At MGS, we accept many different types of precious metal scrap. Since we’re in New York’s Diamond District, we have many jeweler clients who periodically clean off their workbenches and bring us their polishing material and filing dust. Recently, one such client of ours was doing some workplace renovations, when they came to us with an interesting proposition.
Ordinarily, your beat-up old carpet isn't worth anything. But if you're in the right line of work, old carpeting can pay for itself - and then some. This client was replacing their carpeting when they had the brilliant idea to bring the old carpeting to MGS. This was definitely something we're not used to people bringing in, but we wanted to see how we could help. After making some modifications to our standard refining process, we managed to extract a whopping 20 ozt. of gold scrap! That's more than $23,000 worth, just hiding in the carpet. And, it doesn't even account for the nice amount of platinum scrap we found in there...
So, here’s an idea for our jeweler friends, and others who work with small bits of gold: consider never cleaning your carpets. Every few years, rip them out, bring them to MGS, and we’ll see how much precious metal scrap we can extract.
In recent jewelry news, Sotheby’s put a massive white diamond up for auction on April 21, but it fell short of earning the highest price ever paid for a white diamond.
The emerald-cut, completely flawless diamond from De Beers in Africa weighed in at an astonishing 100.2 carats. It weighed more than 200 carats when first mined, and took about a year to be cut into its current shape. With the bidding started at $12 million, three anonymous bidders made 14 offers over the course of almost 4 minutes ending with a final total price of $22.09 million – right in line with pre-sale estimates.
Unfortunately, it wasn’t enough to break the record for highest price ever paid for a white diamond. That honor goes to a 118.28 carat diamond that went for $30.6 million during a 2013 auction in Hong Kong. However, this 100.2 carat diamond does have the distinction of being the largest emerald-cut diamond of clarity ever to be sold at auction.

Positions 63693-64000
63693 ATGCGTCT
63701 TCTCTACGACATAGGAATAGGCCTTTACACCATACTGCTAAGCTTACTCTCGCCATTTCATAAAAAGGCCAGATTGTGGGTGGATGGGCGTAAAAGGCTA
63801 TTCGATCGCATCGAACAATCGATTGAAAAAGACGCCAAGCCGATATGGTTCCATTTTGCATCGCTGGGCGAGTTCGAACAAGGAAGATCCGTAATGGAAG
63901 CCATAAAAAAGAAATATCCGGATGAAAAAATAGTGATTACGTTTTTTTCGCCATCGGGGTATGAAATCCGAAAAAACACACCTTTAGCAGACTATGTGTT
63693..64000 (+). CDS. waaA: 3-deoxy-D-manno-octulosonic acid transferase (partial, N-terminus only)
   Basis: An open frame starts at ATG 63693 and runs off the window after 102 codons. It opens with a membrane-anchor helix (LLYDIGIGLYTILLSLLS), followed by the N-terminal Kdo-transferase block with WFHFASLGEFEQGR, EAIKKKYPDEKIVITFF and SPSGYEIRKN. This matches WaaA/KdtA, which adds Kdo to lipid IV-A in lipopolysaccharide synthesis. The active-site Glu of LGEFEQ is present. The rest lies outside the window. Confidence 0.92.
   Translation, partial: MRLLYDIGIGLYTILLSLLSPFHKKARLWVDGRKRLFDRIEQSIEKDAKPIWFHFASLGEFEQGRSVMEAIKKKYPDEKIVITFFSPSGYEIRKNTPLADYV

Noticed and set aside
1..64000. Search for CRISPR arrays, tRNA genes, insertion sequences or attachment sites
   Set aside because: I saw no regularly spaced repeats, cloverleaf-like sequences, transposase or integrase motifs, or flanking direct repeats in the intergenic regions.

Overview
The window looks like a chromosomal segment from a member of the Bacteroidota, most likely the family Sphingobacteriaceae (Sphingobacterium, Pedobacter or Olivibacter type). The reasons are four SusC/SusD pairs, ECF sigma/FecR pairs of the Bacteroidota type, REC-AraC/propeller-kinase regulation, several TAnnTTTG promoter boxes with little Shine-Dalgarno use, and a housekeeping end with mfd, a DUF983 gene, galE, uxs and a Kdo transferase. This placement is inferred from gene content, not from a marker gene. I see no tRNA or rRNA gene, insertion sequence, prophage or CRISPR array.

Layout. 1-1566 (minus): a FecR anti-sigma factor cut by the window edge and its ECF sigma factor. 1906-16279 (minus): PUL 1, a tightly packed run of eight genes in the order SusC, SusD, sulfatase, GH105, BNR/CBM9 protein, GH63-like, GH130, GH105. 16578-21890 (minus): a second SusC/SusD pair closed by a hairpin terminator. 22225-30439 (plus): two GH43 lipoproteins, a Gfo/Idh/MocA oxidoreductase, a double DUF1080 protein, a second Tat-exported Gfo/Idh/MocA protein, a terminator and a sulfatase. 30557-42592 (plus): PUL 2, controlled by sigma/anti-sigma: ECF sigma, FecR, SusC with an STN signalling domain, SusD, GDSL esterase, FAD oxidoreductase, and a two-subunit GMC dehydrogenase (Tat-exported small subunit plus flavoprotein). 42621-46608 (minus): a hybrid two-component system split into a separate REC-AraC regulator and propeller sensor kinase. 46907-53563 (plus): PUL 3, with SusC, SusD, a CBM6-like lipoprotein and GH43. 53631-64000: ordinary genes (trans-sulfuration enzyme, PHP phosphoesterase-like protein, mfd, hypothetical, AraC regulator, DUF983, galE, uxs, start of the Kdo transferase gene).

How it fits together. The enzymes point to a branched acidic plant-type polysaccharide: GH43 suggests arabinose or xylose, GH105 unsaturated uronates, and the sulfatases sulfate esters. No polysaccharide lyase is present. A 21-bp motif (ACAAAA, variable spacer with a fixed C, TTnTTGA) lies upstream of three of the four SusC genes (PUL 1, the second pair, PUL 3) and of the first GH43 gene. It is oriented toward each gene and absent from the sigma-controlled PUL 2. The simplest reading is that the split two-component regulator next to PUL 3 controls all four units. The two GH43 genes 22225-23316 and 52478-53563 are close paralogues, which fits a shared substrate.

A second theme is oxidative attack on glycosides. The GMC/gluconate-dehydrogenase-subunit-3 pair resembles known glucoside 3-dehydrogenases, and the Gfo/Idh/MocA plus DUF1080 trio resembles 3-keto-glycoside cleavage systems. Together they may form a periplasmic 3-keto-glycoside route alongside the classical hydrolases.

Going with an emerald cut was an interesting choice for this diamond. When combined with the thickness and clarity, the emerald cut makes the diamond look like a pool of water. On the other hand, some think that the diamond’s size makes it look too gaudy. What do you think? Let us know on our Twitter channel.
This news story making the rounds in Miami, FL should make some jewelers’ heads spin.
During a February 2013 Holland America Line cruise, retired antiques and jewelry dealer Thomas DePrince visited the onboard jewelry shop to see what kind of loose gemstones were available – particularly something between 15 and 20 carats. The salesperson contacted the cruise line’s corporate office (Starboard Cruise Services), who in turn contacted their supplier – Sophia Fiori Diamonds.
Sophia Fiori checked their stock and came back with a 20.64 carat diamond for $235,000. While probably struggling to keep a straight face, DePrince decided to get the professional opinions of his life partner and sister – a certified gemologist and gemology expert, respectively. At that price, they both thought there would be a profound downside to the diamond, and advised against purchasing it. But, DePrince couldn’t pass the deal up, signing a contract with Starboard Cruise Services and paying $235,000 in full.
Soon after, Starboard realized that the price Sophia Fiori Diamonds quoted them was $235,000 per carat. They’d just sold DePrince a $4.8 million diamond for 95% off! Five days later, Starboard informed DePrince about the error, cancelled the transaction, and refunded his money.
Of course, DePrince sued for breach of contract and other claims, but the case was thrown out. However, an appeals panel disagreed with that outcome, and now the case is returning to trial – so there is a chance that this deal from two years ago could still go through. Diamond District jewelers: we’re dying to get your thoughts on this case.